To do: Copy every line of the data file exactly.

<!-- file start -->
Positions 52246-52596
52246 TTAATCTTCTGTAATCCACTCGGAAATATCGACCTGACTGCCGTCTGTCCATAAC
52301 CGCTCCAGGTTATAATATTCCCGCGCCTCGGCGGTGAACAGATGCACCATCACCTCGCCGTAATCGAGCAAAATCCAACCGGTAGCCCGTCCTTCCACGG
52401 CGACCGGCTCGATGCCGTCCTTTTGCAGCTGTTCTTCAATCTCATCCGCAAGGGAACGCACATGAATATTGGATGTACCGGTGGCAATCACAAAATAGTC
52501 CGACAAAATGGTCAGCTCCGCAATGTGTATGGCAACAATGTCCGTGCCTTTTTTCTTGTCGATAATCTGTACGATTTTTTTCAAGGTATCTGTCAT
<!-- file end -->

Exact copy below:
Positions 52246-52596
52246 TTAATCTTCTGTAATCCACTCGGAAATATCGACCTGACTGCCGTCTGTCCATAAC
52301 CGCTCCAGGTTATAATATTCCCGCGCCTCGGCGGTGAACAGATGCACCATCACCTCGCCGTAATCGAGCAAAATCCAACCGGTAGCCCGTCCTTCCACGG
52401 CGACCGGCTCGATGCCGTCCTTTTGCAGCTGTTCTTCAATCTCATCCGCAAGGGAACGCACATGAATATTGGATGTACCGGTGGCAATCACAAAATAGTC
52501 CGACAAAATGGTCAGCTCCGCAATGTGTATGGCAACAATGTCCGTGCCTTTTTTCTTGTCGATAATCTGTACGATTTTTTTCAAGGTATCTGTCAT